Laravel SMTP Crack


March 22nd, 2021

Laravel SMTP Crack

Spammers have one goal, to send as much spam as cheaply as possible with good IPs that are not blocked, and we've been hearing more and more reports of Laravel apps getting their SMTP credentials hacked and then the attackers using those to send junk.

This is not related to any vulnerability in Laravel itself. The issue is coming from improper server setups or not turning off debug mode.

Hide your .env file

Laravel ships with a .env file that holds many configuration variables, including your database information and your mail server details; if this file becomes web-accessible, anyone can get your sensitive data and use those credentials.

By default, the directory structure of a default Laravel app has a public folder and that and only that should web-accessible.

In most situations, following the documentation on deployments section will set this up probably for you.

I've seen the majority of issues when developers try to install in a subdirectory and accidentally leave the .env file exposed. So double-check that for one, and I would highly suggest not installing it in a subdirectory unless you understand what you are doing. Instead, maybe consider using a subdomain.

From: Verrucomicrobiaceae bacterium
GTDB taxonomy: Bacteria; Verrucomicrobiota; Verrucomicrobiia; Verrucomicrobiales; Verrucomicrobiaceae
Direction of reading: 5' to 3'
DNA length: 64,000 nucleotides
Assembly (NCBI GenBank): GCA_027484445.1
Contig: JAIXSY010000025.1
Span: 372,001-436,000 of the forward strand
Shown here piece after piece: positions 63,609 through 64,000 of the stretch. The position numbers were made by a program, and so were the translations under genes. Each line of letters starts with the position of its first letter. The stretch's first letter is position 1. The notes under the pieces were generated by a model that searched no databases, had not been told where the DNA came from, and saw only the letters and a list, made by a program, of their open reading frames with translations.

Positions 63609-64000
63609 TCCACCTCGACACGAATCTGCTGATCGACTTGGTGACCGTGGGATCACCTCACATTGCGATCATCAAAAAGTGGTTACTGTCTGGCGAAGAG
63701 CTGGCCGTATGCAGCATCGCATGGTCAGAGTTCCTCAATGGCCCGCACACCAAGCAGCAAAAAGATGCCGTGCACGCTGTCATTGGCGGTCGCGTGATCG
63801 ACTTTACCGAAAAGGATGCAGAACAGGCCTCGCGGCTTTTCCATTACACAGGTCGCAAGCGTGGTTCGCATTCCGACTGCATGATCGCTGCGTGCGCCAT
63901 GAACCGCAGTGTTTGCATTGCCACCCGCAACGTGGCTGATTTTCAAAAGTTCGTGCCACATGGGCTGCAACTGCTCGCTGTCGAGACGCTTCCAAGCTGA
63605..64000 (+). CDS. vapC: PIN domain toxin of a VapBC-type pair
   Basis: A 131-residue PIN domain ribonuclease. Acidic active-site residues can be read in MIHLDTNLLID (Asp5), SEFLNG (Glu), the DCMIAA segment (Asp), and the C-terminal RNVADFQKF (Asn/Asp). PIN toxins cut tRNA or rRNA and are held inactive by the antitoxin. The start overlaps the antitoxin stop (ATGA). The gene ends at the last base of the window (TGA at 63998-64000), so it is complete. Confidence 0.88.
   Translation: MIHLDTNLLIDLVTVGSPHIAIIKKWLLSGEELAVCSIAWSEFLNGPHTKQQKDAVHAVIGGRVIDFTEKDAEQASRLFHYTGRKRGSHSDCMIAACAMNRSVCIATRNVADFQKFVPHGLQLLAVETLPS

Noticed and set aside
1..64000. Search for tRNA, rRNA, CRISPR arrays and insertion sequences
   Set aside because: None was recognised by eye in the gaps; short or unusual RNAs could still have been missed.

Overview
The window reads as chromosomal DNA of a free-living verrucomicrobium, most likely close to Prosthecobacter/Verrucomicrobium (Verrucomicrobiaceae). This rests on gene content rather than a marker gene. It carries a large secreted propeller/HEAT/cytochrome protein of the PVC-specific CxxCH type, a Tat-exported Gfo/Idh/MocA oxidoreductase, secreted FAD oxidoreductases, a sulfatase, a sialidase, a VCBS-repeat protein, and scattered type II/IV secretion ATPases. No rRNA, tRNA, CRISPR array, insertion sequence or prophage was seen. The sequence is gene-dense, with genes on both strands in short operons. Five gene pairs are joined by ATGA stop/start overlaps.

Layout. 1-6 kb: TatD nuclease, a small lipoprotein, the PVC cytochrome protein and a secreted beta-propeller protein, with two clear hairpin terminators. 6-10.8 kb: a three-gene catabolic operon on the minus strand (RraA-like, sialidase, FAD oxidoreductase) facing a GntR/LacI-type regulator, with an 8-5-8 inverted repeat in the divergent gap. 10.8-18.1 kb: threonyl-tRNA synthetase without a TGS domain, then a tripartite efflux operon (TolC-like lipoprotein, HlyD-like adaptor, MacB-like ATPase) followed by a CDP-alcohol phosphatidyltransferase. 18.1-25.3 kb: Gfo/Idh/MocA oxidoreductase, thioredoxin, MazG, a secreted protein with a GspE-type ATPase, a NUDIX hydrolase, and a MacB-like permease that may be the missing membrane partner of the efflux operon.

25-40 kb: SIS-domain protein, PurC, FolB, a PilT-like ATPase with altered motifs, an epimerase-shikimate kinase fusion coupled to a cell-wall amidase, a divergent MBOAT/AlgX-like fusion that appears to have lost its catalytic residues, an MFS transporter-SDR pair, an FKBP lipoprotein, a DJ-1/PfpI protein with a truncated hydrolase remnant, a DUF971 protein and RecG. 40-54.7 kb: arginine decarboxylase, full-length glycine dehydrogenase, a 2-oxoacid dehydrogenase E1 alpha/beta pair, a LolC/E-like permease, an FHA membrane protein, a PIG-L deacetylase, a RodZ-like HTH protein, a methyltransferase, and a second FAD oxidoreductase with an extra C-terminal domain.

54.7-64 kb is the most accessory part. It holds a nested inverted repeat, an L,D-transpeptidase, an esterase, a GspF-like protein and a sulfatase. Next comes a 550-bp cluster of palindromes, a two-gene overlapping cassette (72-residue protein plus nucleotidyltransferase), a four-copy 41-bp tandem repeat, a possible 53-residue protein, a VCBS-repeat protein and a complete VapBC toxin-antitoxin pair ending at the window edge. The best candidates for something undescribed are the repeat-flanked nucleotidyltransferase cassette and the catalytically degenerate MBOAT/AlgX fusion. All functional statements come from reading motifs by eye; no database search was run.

Turn off debug mode

When you install a brand new Laravel app, debug mode is turned on for local development. Debug mode is beneficial for providing extra debugging tools and increased logs to help you develop new features and uncover potential problems. Then once you are ready to deploy, you need to change this setting and turn it off. It's helpful to have separate configuration files for your production environments, including leaning on configuring environment variables where you deem appropriate instead of adding config to a .env file.


With it left on, an attacker could figure out a way to get your app to generate an error, and then it might expose private credentials. The documenation outlines it in bold because it's super important:

In your production environment, this value should always be false. If the variable is set to true in production, you risk exposing your application's end users' sensitive configuration values.

Consider Using Laravel Forge

If you are not familiar with setting up servers, please consider using Laravel Forge, a first-party professional service for server management by the creators of Laravel. Forge takes the pain out of provisioning servers and fine-tunes them for Laravel. It also ensures proper application setup to ensure your .env is protected, along with many excellent managed features related to deploying a production Laravel application.

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Eric L. Barnes

Eric is the creator of Laravel News and has been covering Laravel since 2012.